Data Science For Dummies

Reading fiction can help you be more open-minded and creative According to research conducted at the University of Toronto, study participants who read short-story fiction experienced far less need for "cognitive closure" compared with counterparts who read nonfiction essays. Essentially, they tested as more open-minded, compared with the readers of essays. "Although nonfiction reading allows students to learn the subject matter, it may not always help them in thinking about it," the authors write. "A physician may have an encyclopedic knowledge of his or her subject, but this may not prevent the physician from seizing and freezing on a diagnosis, when additional symptoms point to a different malady." People who read books live longer That s according to Yale researchers who studied 3,635 people older than 50 and found that those who read books for 30 minutes daily lived an average of 23 months longer than nonreaders or magazine readers. Apparently, the practice of reading books creates cognitive engagement that improves lots of things, including vocabulary, thinking skills, and concentration. It also can affect empathy, social perception, and emotional intelligence, the sum of which helps people stay on the planet longer. Reading 50 books a year is something you can actually accomplish While about a book a week might sound daunting, it s probably doable by even the busiest of people. Writer Stephanie Huston says her thinking that she didn t have enough time turned out to be a lame excuse. Now that she has made a goal to read 50 books in a year, she says that she has traded wasted time on her phone for flipping pages in bed, on trains, during meal breaks, and while waiting in line. Two months into her challenge, she reports having more peace and satisfaction and improved sleep, while learning more than she thought possible. Successful people are readers It s because high achievers are keen on self-improvement. Hundreds of successful executives have shared with me the books that have helped them get where they are today. Need ideas on where to start? Titles that have repeatedly made their lists include: The Hard Thing About Hard Things by Ben Horowitz; Shoe Dog by Phil Knight; Good to Great by Jim Collins; and Losing My Virginity by Richard Branson

About This Book
Foolish Assumptions
Icons Used in This Book
Beyond the Book
Where to Go from Here
Part 1: Getting Started with Data Science
Chapter 1: Wrapping Your Head around Data Science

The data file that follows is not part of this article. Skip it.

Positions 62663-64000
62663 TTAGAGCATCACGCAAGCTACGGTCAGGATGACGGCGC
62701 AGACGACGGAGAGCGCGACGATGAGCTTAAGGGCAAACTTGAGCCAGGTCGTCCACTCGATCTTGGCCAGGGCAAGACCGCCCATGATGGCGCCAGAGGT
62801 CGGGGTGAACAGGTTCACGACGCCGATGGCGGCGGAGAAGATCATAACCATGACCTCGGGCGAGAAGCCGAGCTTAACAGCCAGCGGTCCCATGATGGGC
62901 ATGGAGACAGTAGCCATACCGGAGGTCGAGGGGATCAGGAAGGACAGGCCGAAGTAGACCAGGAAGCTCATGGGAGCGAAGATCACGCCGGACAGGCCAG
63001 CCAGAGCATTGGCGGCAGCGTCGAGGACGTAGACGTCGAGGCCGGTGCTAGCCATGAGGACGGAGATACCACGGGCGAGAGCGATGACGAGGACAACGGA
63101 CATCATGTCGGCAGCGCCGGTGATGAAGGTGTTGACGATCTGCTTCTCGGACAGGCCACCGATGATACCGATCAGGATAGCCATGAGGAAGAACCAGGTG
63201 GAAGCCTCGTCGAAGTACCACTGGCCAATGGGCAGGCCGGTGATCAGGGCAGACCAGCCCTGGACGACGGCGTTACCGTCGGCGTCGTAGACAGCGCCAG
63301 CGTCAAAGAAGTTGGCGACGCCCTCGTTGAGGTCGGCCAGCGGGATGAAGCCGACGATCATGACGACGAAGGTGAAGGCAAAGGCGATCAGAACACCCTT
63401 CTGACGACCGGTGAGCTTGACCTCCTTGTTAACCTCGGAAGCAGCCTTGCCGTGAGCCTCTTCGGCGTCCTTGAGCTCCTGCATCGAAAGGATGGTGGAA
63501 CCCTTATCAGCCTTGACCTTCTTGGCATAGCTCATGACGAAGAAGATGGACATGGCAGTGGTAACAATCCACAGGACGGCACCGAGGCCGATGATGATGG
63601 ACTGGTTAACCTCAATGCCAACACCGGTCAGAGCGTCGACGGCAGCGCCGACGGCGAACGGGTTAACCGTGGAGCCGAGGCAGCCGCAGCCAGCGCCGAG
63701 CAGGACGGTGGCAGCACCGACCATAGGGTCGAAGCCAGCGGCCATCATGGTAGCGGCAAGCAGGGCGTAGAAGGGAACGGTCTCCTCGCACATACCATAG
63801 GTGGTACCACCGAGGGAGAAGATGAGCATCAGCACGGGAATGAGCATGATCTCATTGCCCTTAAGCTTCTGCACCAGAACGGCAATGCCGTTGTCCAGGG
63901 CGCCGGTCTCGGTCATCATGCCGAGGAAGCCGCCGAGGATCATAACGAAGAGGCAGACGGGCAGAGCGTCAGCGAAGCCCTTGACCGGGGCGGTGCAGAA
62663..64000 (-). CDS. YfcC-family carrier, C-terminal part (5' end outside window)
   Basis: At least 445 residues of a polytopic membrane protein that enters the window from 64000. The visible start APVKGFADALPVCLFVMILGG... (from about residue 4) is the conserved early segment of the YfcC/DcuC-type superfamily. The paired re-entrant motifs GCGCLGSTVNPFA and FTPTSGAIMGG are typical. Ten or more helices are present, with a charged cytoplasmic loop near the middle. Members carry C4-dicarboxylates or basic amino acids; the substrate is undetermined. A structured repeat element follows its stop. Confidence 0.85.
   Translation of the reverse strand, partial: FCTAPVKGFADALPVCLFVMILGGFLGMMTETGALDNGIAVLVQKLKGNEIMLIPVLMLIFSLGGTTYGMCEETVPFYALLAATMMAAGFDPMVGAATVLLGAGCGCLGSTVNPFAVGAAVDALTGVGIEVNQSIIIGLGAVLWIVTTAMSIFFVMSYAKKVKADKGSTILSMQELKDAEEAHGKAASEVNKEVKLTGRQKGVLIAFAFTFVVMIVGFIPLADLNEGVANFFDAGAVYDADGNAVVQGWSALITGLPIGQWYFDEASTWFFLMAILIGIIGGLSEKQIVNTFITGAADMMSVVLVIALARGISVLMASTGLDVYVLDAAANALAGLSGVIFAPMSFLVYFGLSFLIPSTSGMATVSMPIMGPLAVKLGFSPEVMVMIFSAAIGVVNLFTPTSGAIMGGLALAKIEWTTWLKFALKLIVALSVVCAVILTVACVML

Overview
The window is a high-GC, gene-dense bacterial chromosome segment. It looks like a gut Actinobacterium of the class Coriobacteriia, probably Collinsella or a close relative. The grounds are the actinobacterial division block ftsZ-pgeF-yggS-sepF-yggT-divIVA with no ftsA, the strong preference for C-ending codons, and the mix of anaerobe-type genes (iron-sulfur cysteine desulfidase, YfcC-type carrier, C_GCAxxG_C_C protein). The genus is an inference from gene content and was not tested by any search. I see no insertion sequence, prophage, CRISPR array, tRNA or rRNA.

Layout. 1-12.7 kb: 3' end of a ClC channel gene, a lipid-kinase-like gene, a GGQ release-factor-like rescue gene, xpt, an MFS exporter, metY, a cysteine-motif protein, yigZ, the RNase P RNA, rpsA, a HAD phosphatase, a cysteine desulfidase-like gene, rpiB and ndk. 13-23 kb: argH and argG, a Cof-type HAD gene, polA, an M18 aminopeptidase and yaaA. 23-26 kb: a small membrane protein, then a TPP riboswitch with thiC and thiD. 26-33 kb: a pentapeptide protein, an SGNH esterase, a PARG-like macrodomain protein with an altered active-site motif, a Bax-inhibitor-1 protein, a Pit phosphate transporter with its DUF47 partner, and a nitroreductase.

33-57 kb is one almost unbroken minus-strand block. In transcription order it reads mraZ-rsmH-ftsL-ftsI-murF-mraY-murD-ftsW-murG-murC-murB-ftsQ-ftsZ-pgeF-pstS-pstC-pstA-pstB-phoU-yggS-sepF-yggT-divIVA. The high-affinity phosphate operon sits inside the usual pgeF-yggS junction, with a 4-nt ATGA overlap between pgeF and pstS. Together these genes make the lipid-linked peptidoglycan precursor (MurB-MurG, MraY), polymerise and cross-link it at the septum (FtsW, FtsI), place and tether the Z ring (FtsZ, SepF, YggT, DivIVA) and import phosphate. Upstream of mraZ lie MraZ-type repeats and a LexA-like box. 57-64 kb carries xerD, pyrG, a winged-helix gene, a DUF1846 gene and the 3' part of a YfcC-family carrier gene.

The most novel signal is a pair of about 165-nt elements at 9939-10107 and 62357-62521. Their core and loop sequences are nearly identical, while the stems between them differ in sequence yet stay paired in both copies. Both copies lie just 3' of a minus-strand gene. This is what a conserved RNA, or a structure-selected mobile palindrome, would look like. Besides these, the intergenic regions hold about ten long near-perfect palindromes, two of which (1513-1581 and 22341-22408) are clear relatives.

Seeing Who Can Make Use of Data Science
Analyzing the Pieces of the Data Science Puzzle
Exploring the Data Science Solution Alternatives
Letting Data Science Make You More Marketable
Chapter 2: Exploring Data Engineering Pipelines and Infrastructure
Defining Big Data by the Three Vs
Identifying Big Data Sources
Grasping the Difference between Data Science and Data Engineering
Making Sense of Data in Hadoop
Identifying Alternative Big Data Solutions
Data Engineering in Action: A Case Study
Chapter 3: Applying Data-Driven Insights to Business and Industry
Benefiting from Business-Centric Data Science
Converting Raw Data into Actionable Insights with Data Analytics
Taking Action on Business Insights
Distinguishing between Business Intelligence and Data Science
Defining Business-Centric Data Science
Differentiating between Business Intelligence and Business-Centric Data Science
Knowing Whom to Call to Get the Job Done Right
Exploring Data Science in Business: A Data-Driven Business Success Story
Part 2: Using Data Science to Extract Meaning from Your Data
Chapter 4: Machine Learning: Learning from Data with Your
Defining Machine Learning and Its Processes
Considering Learning Styles
Seeing What You Can Do
Chapter 5: Math, Probability, and Statistical Modeling
Exploring Probability and Inferential Statistics
Quantifying Correlation
Reducing Data Dimensionality with Linear Algebra
Modeling Decisions with Multi-Criteria Decision Making
Introducing Regression Methods
Detecting Outliers
Introducing Time Series Analysis
Chapter 6: Using Clustering to Subdivide Data
Introducing Clustering Basics
Identifying Clusters in Your Data
Categorizing Data with Decision Tree and Random Forest Algorithms